COLUMBIA, S.C. -- The Confederate flag might undermine
future sports events at South Carolina, which this week is hosting
the Southeastern Conference women's basketball tournament.
SEC commissioner Mike Slive said his league selected Greenville
when the original site withdrew to host another event. At the time,
Slive said the SEC had no firm policy on the issue and the Bi-Lo
Center was a good location. This week's tournament begins Thursday
and is not in danger.
Slive told The Associated Press on Tuesday the flag would be on
the agenda at the SEC's spring meetings and might lead to a
moratorium on bringing championships to the state like the one the
NCAA established in 2002.
"We have enormous respect for the issue," Slive said. "We're
about diversity and opportunity."
The NAACP began an economic boycott of the state in January 2000
because the flag flew atop the South Carolina Capitol. When that
flag was removed, a similar one was put up at a monument on
Statehouse grounds. The NAACP says the new location is even more
visible and the boycott has continued, though it's not as widely
supported as the original action.
The NCAA first imposed a two-year ban on awarding championships
to the state in 2002. The governing body extended the ban
indefinitely last year.
Slive expected the SEC would follow the NCAA's model and keep
neutral-site championships like men's and women's basketball out of
"I applaud the leadership of the conference for coming out and
saying that they will be more understanding," said Lonnie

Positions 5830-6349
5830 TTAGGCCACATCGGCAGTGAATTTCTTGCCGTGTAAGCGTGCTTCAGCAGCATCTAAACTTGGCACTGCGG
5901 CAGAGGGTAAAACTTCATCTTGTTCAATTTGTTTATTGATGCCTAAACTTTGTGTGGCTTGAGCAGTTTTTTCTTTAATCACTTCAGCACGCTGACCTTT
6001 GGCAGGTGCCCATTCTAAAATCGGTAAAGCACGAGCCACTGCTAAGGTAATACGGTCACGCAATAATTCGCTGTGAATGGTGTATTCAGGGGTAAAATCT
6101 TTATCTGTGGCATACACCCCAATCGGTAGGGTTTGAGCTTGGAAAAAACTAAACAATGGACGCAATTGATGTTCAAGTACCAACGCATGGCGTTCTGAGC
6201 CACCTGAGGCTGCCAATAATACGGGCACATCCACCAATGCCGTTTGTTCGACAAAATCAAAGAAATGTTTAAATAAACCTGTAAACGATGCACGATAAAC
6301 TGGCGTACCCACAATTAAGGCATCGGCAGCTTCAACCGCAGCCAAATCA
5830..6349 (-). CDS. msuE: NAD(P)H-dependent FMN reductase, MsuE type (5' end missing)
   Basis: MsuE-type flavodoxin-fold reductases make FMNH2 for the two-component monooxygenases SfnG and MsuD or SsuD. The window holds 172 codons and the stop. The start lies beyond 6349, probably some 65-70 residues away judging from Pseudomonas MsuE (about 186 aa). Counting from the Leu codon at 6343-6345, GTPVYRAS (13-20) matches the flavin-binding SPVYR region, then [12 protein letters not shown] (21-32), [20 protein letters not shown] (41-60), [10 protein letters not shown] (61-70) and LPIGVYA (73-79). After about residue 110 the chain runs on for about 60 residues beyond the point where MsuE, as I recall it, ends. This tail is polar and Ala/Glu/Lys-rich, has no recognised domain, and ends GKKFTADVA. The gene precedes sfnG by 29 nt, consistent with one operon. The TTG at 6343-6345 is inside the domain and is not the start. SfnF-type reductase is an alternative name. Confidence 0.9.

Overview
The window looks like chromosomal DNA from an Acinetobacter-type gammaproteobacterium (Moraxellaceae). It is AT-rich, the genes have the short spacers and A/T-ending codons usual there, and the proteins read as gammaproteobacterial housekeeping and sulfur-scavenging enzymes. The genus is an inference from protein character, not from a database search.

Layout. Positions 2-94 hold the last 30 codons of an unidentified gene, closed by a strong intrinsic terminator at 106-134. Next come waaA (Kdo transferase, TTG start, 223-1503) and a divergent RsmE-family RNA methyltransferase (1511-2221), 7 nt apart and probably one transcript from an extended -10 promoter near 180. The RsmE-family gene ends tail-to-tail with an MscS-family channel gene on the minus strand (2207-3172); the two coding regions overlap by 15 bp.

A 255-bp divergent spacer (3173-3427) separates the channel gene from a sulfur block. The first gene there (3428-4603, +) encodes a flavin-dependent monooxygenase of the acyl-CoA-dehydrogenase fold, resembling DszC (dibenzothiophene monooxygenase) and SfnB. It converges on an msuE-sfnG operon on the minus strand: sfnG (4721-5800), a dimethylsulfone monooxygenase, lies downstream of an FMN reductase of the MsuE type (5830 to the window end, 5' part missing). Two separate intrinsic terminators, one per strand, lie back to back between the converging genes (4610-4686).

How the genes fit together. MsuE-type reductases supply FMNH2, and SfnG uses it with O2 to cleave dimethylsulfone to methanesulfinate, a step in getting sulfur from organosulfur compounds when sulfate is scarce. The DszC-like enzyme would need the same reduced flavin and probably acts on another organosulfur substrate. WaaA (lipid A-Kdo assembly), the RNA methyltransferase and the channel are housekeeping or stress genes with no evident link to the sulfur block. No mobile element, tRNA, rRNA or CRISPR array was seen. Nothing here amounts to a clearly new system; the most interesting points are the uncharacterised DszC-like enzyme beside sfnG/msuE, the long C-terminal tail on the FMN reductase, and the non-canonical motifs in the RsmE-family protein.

Randolph, state director of the National Association for the
Advancement of Colored People. "Understanding and respect is
Events awarded on merit, like NCAA baseball and softball
regionals, can still be held in South Carolina. Slive said SEC
championships that rotate among the 12 league schools probably will
still come to the state.
South Carolina lawmakers, for the most part, consider the issue
"I think most members feel like that issue was dealt with
honorably and that this is behind us," House Speaker David
Wilkins, R-Greenville, said. "I don't see in the House -- or the
Senate -- any real appetite to bring that issue back to the
A ban will cost the state financially. The 2002 NCAA Tournament
in Greenville had a local impact of about $5.2 million, according
to the Greenville Convention and Visitors Bureau.
Randolph says the NAACP's previous sports actions succeeded in
making people around the nation aware of the issue.
"The fight for justice is an ongoing fight," he said. "We're
talking about changing attitudes."